Interview with The Alladale Nature Reserve

Sam Sutaria is an environmentalist who works for our sponsor: Alladale Wilderness Reserve. It was during his Masters course in Wildlife Filmmaking that he was able to combine his creative talents and passion for documentary with his academic background in conservation biology.

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Could you tell me about Alladale Wilderness Reserve?

Alladale Wilderness Reserve is a pioneering conservation and hospitality project in the Scottish Highlands. In 2003 Paul Lister bought the twenty-three-thousand-acre reserve with the aim to repair some of the damage to the Highland ecosystem and kick-start a new rural economy. We now have four beautiful lodges, where people come to experience, relax and rewild themselves; we meet everyone – from those who want their haggis blessed to those who just want a breath of fresh air! Working alongside our primary partner, The European Nature Trust, we have planted almost one million trees; a red squirrel population has been reintroduced; we are directly involved with a Scottish wildcat captive breeding programme alongside the Royal Zoological Society of Scotland, amongst other projects. Most importantly I think we have contributed to a significant increase in the public awareness of the issues surrounding this word of the moment: rewilding.

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Why did you get involved in with Paul?

Paul has an incredible passion and drive, and approaches conservation issues in a realistic way; we both believe that those looking to do their part in protecting the environment have to consider the bigger picture and prioritise that which benefits the whole ecosystem. It is this more holistic approach that has seen the reserve’s biodiversity increase. There are certainly some differing opinions around the issue of rewilding in the Highlands, but we are starting to see more and more exciting evidence of its benefits, not least the story of Yellowstone National Park and its reintroduction of wolves –  from which Alladale takes a lot of inspiration.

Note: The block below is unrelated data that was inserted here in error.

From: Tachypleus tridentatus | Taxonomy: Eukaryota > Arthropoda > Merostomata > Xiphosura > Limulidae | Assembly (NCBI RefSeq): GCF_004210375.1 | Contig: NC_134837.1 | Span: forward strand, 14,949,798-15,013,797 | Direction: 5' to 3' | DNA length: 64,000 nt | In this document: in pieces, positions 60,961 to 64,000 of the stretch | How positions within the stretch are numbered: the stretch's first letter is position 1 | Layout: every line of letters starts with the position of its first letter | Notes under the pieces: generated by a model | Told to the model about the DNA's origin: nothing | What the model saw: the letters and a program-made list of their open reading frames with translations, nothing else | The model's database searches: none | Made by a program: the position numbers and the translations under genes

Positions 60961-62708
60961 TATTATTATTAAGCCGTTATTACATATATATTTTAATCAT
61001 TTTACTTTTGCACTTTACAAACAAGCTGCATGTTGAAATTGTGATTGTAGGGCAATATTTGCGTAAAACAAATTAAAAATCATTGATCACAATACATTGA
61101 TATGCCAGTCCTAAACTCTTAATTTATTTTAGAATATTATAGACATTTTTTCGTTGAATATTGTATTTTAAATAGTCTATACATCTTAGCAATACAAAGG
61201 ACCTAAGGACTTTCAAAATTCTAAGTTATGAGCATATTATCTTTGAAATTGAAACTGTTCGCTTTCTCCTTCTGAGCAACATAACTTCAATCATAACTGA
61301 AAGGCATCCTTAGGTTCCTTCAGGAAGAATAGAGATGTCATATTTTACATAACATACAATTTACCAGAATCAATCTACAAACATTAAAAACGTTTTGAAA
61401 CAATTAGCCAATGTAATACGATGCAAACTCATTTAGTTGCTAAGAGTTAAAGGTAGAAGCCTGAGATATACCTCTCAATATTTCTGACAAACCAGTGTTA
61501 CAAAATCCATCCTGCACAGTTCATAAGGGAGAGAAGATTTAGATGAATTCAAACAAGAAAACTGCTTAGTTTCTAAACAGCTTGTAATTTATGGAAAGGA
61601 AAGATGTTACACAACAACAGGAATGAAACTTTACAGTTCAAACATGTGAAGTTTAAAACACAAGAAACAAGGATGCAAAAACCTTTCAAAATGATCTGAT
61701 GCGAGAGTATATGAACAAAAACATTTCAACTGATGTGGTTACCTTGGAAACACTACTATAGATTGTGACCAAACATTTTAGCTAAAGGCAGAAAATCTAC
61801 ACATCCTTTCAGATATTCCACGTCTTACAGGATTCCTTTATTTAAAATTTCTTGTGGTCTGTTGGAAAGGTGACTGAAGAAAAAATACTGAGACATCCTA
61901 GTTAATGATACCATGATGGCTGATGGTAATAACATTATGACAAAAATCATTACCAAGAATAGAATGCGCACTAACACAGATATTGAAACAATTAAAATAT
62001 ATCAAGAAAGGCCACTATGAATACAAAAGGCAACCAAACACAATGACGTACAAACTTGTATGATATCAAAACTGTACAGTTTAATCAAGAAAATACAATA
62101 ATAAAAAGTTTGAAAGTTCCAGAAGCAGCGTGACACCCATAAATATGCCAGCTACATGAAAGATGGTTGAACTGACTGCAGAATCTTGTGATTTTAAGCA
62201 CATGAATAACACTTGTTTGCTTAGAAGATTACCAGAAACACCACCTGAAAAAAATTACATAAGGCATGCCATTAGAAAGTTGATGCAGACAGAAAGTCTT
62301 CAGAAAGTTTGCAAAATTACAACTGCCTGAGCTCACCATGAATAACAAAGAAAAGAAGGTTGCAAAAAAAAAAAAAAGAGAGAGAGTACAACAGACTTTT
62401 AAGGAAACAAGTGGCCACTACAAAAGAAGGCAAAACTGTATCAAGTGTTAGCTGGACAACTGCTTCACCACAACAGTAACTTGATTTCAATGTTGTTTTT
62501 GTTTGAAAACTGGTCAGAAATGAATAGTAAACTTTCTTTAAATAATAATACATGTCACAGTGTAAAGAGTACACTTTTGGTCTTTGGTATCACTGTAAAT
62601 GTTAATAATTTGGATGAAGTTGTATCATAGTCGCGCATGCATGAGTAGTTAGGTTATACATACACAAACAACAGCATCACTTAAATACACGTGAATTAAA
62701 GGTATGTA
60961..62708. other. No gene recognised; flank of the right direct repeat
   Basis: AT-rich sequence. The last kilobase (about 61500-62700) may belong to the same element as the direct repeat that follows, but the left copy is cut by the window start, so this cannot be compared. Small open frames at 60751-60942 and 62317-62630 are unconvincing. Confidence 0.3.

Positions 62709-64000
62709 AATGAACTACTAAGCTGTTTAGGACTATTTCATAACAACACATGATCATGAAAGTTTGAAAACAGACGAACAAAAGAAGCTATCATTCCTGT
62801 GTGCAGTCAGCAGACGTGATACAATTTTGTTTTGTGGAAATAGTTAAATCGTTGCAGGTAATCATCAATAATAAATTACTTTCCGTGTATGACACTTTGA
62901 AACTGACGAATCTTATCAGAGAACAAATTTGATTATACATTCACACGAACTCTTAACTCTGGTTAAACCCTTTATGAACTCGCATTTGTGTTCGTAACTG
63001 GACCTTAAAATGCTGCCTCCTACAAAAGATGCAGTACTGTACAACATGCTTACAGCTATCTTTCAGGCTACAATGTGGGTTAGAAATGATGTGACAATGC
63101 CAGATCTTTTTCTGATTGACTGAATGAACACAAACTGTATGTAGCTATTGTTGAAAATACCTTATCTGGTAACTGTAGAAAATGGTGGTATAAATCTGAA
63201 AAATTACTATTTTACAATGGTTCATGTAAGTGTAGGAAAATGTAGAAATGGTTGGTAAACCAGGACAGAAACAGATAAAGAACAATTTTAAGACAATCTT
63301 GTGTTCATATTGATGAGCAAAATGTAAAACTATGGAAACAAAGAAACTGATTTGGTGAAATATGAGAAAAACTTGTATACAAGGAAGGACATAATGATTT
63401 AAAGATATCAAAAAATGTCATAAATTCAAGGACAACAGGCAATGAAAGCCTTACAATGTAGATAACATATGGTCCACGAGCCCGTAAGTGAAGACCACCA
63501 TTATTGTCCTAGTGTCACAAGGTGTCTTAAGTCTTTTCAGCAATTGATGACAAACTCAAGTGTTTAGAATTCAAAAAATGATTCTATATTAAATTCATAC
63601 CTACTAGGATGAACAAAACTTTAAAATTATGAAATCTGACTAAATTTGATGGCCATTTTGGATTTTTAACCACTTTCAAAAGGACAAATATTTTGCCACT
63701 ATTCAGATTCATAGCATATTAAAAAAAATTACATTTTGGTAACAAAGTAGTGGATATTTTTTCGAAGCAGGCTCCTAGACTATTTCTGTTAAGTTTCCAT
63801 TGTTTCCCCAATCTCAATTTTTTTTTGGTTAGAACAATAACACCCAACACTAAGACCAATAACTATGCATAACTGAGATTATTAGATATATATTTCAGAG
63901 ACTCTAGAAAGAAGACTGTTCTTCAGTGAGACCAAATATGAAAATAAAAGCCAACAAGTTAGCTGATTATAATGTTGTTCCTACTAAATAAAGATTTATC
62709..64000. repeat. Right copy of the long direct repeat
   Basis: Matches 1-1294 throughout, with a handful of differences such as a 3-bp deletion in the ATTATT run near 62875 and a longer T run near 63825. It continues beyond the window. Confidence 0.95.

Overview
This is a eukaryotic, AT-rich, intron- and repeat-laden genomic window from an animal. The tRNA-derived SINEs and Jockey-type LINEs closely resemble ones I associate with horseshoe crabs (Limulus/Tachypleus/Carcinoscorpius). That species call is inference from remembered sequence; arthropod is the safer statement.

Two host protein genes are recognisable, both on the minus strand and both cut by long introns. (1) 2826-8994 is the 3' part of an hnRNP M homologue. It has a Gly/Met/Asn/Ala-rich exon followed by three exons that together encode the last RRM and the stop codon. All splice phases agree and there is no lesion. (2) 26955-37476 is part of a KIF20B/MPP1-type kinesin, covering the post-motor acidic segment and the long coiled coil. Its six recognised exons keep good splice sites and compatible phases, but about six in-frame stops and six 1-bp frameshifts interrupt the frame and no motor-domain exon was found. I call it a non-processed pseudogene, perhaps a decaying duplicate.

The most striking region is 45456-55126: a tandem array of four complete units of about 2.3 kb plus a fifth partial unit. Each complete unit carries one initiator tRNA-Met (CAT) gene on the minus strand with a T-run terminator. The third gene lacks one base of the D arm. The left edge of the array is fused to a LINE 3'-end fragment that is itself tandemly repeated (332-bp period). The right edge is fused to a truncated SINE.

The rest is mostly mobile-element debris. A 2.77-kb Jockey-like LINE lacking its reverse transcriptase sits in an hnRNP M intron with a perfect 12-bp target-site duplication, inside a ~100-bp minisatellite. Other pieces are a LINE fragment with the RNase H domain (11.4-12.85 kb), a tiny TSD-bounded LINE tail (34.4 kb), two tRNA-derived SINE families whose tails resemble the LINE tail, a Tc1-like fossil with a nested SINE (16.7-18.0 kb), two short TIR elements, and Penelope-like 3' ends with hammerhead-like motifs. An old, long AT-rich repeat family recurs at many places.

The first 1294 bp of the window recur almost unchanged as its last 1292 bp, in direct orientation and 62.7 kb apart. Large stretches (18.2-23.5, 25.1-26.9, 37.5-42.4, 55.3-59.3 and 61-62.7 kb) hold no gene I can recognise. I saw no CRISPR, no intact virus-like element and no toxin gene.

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Could you explain the ‘Yellowstone Effect’?

The Yellowstone Effect is really referring to trophic cascades. The idea here being that the introduction of larger predators – wolves – into an ecosystem alters the number and behaviour of grazing animals – elk – in order to produce significant changes to vegetation and biodiversity. Taking the example of Yellowstone National Park, wolves were reintroduced in 1995 controlling the elk population that had, over the past seventy years, grazed on the vegetation until it was severely degraded. The wolves changed the behaviour of the elk; the elk started to avoid areas of the park where they didn’t fancy their chances against wolves and those places have started to regenerate. Everything takes time, but the initial signs are certainly encouraging!

How is the Reserve used as an educational tool?

The Reserve attempts to inspire a sincere appreciation and respect for the natural world among all people; from children to adults. The importance of education in conservation globally cannot be stressed enough. An integral part of the Alladale Wilderness Reserve vision is our HOWL programme, offering a specially designed journey for young adults and school children across the UK and beyond. During the four-day experience our participants not only improve their understanding about the natural world, ecology and conservation but also learn key life skills – the guys climb a munro, go fishing, explore our projects, camp out and cook in the wild. If you are associated with a school that may be interested in taking part do get in touch!

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What ways do you think city-dwellers can protect the environment? 

People are disconnected with nature these days. I think it’s crucial that people go outdoors and engage with wilderness in a respectful way. Of course you can stop eating meat, be more conscious around the house, or donate to wonderful foundations, but actually connecting with wilderness is the best way to inspire others to do the same – this is simply the most effective way to conserve the little we have left.

How did you get involved with the Barnes Film Festival? 

I am very attached to the local area as I went to school in Barnes. Although I have moved away now, I support the festival for its combination of film and sustainability. At TENT, it is in our belief that film is a very powerful tool in conservation, so a festival that encourages this among young people combined everything we love. We are certainly proud sponsors!

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And since we are a film festival: what is your favourite film with a green theme? 

The Jungle Book! I really believe in making environmental themes and content accessible, and engaging people with storytelling like this is the perfect way to do so.

 Lastly, do you have any advice for younger filmmakers?

Watch everything possible! It is important to know what’s out there already before you start making something for yourself, and you never know what you might come across to use as inspiration for that first film.

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Details of the HOWL programme can be found here  and for more information on The European Nature Trust, click here.

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